Cook was ‘in denial’ about lack of runs

England

England Test captain Alastair Cook scored his first century in little under two years in the current match against the West Indies, and he says he'll be glad never to have to talk about that dry spell again.

Cook made 105 in the first innings in Barbados, his first since May 2013, and hopes that he'll be able to focus on his batting and the team, rather than fielding constant questions about his lack of form.

Cook, who has a packed Test schedule coming up, including the Ashes at home, told Sky Sports: "Over the next year I've got the chance to focus on the five-day stuff and make sure I'm doing the right stuff time and time again.

"Over the last two year or so, I haven't scored the runs I'd like, a few technical things had crept in, you go into a bit of denial about them – 'nah they're fine, it's what it's always done' – and it's given me time to look at it.

"It's not huge changes, just a couple of things. I'm never the most technically pleasing batsman, so they'll always be there, so it's trying to make sure they aren't too big to stop me scoring runs.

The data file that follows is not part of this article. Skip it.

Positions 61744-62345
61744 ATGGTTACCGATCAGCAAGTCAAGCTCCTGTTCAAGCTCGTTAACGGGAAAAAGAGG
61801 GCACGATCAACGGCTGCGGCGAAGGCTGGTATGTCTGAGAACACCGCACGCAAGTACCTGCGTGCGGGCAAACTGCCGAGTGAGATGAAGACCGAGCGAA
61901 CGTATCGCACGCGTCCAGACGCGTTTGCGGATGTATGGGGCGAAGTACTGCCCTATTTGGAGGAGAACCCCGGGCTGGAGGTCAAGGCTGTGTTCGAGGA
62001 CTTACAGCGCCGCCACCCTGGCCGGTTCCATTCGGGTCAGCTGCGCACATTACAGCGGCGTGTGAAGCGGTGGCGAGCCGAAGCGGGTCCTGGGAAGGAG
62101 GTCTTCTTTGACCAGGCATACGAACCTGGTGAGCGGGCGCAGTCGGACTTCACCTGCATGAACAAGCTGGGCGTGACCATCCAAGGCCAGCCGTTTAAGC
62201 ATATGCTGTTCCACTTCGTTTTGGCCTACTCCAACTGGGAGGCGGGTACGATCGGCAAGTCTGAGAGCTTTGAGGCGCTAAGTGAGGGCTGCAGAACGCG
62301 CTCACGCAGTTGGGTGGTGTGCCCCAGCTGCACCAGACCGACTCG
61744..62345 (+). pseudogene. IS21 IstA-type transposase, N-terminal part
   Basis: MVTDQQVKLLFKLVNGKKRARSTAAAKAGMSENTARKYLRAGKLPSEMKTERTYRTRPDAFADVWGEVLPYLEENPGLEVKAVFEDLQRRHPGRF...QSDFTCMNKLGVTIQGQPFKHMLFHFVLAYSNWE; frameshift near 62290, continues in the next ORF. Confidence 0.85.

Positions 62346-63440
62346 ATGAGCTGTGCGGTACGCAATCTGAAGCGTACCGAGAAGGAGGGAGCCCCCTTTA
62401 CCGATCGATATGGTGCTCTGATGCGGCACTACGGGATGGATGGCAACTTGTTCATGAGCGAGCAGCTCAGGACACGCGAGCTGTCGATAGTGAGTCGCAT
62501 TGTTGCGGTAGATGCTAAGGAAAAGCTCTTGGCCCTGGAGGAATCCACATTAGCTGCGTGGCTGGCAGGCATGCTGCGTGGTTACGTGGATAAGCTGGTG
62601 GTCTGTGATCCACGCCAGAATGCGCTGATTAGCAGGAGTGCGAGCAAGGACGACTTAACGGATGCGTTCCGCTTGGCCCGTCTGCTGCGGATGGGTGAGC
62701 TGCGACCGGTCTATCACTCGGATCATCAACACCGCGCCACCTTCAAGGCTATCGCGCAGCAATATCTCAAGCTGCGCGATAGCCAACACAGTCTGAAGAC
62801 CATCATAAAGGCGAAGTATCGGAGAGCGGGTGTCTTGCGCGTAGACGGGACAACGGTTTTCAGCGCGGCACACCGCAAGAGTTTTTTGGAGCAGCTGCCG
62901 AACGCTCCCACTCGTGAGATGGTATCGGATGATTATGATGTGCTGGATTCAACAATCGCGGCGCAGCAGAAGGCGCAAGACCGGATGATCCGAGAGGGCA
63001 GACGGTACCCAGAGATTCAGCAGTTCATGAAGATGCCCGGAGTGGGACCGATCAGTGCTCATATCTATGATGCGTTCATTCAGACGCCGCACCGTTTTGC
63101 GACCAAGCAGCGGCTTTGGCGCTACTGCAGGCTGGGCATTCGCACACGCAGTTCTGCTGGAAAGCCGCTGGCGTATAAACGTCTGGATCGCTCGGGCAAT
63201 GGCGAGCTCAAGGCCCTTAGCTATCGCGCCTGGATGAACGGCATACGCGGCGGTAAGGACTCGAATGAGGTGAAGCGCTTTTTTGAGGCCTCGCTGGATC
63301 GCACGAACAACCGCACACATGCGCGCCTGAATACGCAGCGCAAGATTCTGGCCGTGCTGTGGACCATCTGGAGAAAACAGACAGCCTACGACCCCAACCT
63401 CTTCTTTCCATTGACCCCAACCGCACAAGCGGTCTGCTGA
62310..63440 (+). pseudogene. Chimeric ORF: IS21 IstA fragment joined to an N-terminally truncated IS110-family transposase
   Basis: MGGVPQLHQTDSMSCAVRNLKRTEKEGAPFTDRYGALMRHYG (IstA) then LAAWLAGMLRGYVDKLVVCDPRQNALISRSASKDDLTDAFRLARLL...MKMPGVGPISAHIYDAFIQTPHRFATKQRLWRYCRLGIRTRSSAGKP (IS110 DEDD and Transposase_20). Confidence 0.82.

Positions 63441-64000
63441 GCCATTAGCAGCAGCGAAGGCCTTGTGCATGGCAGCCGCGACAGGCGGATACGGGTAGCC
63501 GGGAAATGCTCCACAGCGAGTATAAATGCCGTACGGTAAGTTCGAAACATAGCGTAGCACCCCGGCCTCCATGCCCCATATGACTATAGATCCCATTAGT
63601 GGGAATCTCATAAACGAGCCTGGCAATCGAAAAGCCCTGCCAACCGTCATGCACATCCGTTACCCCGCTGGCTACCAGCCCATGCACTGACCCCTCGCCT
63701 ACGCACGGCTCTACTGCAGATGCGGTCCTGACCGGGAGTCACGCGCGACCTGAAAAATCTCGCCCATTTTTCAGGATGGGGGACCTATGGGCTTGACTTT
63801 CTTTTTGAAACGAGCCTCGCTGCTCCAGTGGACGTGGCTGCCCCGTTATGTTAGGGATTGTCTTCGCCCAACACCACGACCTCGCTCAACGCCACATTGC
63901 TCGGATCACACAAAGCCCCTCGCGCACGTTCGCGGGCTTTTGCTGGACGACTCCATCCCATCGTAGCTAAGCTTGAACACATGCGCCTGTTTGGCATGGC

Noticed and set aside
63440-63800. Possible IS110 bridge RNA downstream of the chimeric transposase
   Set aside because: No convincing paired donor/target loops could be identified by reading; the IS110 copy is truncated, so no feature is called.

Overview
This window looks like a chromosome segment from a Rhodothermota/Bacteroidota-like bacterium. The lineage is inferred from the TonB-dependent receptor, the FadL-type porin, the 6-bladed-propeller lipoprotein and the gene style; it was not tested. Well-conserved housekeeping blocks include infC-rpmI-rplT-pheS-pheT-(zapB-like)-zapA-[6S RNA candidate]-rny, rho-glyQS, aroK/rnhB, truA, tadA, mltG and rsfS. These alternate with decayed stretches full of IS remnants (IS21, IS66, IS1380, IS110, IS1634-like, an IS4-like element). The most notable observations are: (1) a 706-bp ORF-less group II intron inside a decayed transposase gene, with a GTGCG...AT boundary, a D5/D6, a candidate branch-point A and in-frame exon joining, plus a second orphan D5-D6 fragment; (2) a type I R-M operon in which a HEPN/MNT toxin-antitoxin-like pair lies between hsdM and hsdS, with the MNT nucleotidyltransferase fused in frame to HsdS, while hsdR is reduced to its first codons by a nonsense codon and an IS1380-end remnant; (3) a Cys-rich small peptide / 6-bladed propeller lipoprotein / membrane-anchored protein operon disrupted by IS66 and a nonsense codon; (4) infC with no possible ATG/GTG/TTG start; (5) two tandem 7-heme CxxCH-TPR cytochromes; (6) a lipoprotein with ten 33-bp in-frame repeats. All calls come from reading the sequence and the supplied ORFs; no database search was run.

"No matter how many runs you score you still have the belief and it was a matter of time before I got three figures. I did quite a lot of work with Goochie after being left out of the World Cup and felt really good in the Essex nets.

"In Antigua it didn't go so well but the way I've been hitting the ball in the last seven months in the red-ball stuff I did feel the score was there. But there's only so many times you can go into a press conference, as captain, which is asking when are you going to score the hundred.

"That's now gone and I can concentrate on what's important, runs at the top of the order and England winning."

Cook also said he was still annoyed at being dropped from the ODI side ahead of the World Cup, made even more bitter by the fact that England performed so badly, but says he's focusing on his own game again instead.

He added: "The World Cup is still disappointing, you always want to lead your country in a World Cup but that isn't going to happen. You dust yourself down; your pride gets dented and you wonder if you want to leave the house with the reaction you will get.

"Then you have a couple of weeks to get over that, and think what your next challenge is and what the best way is to prepare for that. You look at some technical stuff and I worked really hard from the beginning of February, two months of solid work.

"Naturally you are refreshed, but the technical work was more important."

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